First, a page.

Note, there is no one-size-fits-all approach for managing these deployments. It can be achieved via in-place upgrades, blue-green deployments, or phased rollouts. What matters is that the processes are fully automated, reproducible, reliable, and testable.
Full Stack Visibility
While a deficiency in infrastructure automation, like upstream vulnerabilities, can bring productivity to a halt, inadequate visibility can magnify simple application bugs into release-blocking time sinks. In this sense, visibility goes beyond simply setting up your favourite logging and monitoring systems. It also encompasses application and infrastructure design practices that enable a targeted analysis of each microservice’s behaviour independent of the service mesh and underlying cloud infrastructure.
Obviously, proper visibility is a benefit even without a service mesh. Modern applications are typically built with some combination of managed cloud services, third-party services, and proprietary microservices. Troubleshooting a misbehaving transaction requires identifying which subset of components was involved, reasoning about the role each one played, and then hypothesizing and testing until a root cause is identified. Without adequate visibility, this process is challenging at the best of times. However, adding a service mesh into the mix compounds required effort due to its relatively unique position in the stack. Few, if any, third party components are more closely integrated with application processes than service mesh proxies. While there are real benefits to encapsulating communication logic in a local proxy, the practice makes it hard to distinguish between application behaviour and proxy behaviour, especially when it comes to troubleshooting performance degradation and communication errors.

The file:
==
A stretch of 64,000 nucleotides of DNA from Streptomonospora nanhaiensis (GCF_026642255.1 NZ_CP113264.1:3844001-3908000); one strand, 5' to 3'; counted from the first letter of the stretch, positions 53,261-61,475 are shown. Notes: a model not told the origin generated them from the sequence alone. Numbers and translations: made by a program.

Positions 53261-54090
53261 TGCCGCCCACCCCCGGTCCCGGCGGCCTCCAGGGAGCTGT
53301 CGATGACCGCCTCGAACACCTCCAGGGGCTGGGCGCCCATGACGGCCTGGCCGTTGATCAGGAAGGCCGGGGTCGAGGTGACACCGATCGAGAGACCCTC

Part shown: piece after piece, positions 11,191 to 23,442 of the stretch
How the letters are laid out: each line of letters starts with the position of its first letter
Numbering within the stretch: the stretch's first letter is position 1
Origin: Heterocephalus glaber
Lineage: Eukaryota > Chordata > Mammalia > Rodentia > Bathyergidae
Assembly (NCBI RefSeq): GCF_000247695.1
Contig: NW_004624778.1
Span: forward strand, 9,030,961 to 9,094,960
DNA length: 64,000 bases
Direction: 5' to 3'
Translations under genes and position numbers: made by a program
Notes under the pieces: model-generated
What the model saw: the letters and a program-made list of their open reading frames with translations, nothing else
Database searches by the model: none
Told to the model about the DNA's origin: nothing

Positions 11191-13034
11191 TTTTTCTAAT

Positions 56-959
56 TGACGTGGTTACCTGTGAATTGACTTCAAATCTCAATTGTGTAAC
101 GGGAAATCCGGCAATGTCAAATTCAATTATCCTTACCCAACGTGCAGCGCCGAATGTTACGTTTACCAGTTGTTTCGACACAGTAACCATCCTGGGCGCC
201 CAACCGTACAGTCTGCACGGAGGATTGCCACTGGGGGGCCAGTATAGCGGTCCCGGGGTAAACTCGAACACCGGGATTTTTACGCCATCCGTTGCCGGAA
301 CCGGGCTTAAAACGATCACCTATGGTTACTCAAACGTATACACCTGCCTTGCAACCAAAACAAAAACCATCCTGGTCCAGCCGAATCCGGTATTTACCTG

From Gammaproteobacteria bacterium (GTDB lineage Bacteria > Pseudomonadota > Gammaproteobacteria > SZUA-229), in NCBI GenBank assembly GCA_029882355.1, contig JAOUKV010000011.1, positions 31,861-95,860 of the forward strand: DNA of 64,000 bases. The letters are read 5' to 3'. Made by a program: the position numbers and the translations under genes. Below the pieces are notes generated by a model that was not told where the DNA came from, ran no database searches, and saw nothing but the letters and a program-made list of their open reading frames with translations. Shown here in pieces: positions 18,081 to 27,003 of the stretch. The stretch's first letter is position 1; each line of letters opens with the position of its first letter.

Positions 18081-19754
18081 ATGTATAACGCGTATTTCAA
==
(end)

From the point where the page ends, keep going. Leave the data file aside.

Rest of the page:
One of the confounding factors with visibility is that most service meshes promise rich monitoring and tracing functionality out of the box. This often lulls teams into believing they can ignore all visibility concerns and let the service mesh take care of it. The unavoidable truth, however, is that the service mesh provides only one perspective on system health - as seen from the local proxies. For example, if the mesh control plane or proxies are disrupted, latency metrics may become unavailable for some workloads, or worse, they may become skewed due to time spent within proxy buffers, making them irrelevant to the application state. While this still provides sufficient signal to determine overall system health, it increases noise in root cause analysis. In other words, a service mesh does significantly increase the observability of your system, but it also adds a new failure mode. (It often requires external tooling to efficiently diagnose and debug. This particular concern varies quite a bit by implementation. Linkerd, for example; provides excellent tooling for visibility out of the box - but the general case still stands.)
In order to prevent your teams from losing all momentum in troubleshooting integration issues, it is critical that they have logs and metrics, including the Four Golden Signals (Latency, Traffic, Errors and Saturation) readily available for each:
- microservice workload instance (excluding the local proxy)
- service mesh proxy instance
- service mesh control plane component
The availability of similar signals for cloud and third-party components goes without saying, but is typically provided out of the box and therefore less likely to be overlooked. These signals should be exposed via a system that is external and independent of all service mesh components.